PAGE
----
Theological virtues

Theological virtues

Theological virtues - in theology and Christian philosophy, are the character qualities associated with salvation, resulting from the grace of God, which enlightens human mind[1].

Contents

In the Bible

The three theological virtues are:

  • Faith - belief in God, and in the truth of His revelation as well as obedience to Him (cf. Rom 1:5:16:26)[2][3]
  • Hope - expectation of and desire of receiving; refraining from despair and capability of not giving up
  • Charity - selfless, unconditional, and voluntary loving-kindness such as helping one's neighbours.

They occur in the Bible at 1 Corinthians 13:13:

"And now abideth faith, hope, and love, even these three: but the chiefest of these is love". (Geneva Bible, 1560).

The English word love for the third and greatest of the virtues, ἀγάπη (agapē), was used by all of the English translators of the Bible in the 16th Century, including Tyndale (1534), the Bishops' Bible (1568) and the Geneva Bible (1560). It is also used by almost all current translations of the Bible, including the New King James Version, the New American Standard Bible, and the New International Version.

The King James Version (1611) and the Challoner Douay Rheims Bible (1752) prefer the more theological term Charity for the same idea of specifically Christian love.

Catholic theology

In Catholic theology, it is held that these virtues differ from the cardinal virtues in that they can not be obtained by human effort. A person can only receive them by their being "infused"—through Divine grace—into the person.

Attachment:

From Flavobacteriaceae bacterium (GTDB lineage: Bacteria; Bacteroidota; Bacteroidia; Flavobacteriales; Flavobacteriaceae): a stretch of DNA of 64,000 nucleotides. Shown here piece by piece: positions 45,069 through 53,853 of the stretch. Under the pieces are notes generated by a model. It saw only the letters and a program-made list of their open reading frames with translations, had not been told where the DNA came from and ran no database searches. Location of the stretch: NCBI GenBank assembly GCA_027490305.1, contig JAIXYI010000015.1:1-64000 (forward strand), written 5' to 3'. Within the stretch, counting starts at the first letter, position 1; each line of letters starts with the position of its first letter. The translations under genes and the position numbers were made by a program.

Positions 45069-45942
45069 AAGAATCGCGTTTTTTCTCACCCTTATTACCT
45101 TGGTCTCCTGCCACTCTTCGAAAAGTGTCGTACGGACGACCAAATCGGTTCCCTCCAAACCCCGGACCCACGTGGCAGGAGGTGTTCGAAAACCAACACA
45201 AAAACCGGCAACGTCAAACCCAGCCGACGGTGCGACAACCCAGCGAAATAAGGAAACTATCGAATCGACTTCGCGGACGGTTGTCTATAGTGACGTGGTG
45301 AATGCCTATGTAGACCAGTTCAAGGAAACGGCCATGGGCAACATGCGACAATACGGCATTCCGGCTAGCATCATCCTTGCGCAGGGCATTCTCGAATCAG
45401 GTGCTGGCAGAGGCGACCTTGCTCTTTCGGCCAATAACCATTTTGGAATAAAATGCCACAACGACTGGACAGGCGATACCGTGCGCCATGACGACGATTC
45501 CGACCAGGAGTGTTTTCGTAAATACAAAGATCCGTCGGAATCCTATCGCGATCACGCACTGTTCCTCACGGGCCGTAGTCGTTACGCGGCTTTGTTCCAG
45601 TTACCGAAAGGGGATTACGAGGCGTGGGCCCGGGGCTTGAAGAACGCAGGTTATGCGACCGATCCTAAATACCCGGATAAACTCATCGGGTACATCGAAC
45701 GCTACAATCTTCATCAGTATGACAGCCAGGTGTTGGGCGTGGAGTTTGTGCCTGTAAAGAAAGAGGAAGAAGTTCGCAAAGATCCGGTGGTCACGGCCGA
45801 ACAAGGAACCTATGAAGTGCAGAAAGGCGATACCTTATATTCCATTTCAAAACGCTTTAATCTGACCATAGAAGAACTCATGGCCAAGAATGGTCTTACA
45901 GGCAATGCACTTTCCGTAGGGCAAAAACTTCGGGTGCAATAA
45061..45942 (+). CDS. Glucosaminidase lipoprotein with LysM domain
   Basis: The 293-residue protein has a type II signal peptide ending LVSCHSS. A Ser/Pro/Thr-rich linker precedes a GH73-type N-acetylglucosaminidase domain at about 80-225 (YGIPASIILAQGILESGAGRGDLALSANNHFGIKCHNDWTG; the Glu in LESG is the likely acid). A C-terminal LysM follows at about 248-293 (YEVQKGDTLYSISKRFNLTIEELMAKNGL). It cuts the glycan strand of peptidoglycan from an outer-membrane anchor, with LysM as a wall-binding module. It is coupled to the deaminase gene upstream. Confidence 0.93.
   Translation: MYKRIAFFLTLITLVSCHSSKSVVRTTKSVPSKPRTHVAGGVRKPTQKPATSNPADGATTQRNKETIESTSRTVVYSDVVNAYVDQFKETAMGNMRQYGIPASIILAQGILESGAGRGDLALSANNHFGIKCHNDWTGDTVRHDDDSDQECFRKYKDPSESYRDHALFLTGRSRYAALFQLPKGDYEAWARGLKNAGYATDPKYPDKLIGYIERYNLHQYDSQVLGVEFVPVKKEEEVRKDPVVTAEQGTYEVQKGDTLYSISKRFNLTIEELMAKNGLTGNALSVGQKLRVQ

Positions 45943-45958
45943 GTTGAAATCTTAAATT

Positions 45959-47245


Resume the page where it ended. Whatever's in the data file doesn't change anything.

The three Virtues in Bom Jesus, Braga

The theological virtues are so named because the object of these virtues is the divine being (theos). Other virtues have vice at their extremes, and are only virtues when they are maintained between these extremes. In the case of the Theological Virtues, they do not contribute to vice at the positive extreme; that is, there is no vice in having an unlimited amount of faith, hope, or love, when God is the object of that virtue.

More than one vice can be the opposite of each theological virtue:

Symbolism

Theological Virtues are often depicted in art as young women. The symbols most often associated with them are:

  • Faith - cross, pointing upward, staff and chalice, lamp, candle
  • Hope - anchor, harp, flaming brand, palm
  • Love - flaming heart, with children, gathering fruit

For an example of this, the stained glass at St. Martin's Church in Brampton[4]

The theological virtues on the Tomb of Antipope John XXIII by Donatello and Michelozzo

Books

  • Paradise Restored - The Social Ethics of Francis of Assisi, A Commentary on Francis's 'Salutation of the Virtues', by Jan Hoebrichts, Franciscan Institute Publications, 2004. ISBN 9780819910080

See also

References

  1. ^ Cf. Second Council of Orange ch.5-7; H.J. Denzinger Enchiridion Symbolorum et Definitionum, 375-377
  2. ^ Pickar, C. H. (1967 (reprint 1981)). "Faith". The New Catholic Encyclopedia. 5. Washington D.C.. p. 792. 
  3. ^ Catechism of the Catholic Church n. 2087
  4. ^ Visitcumbria.com

External Links


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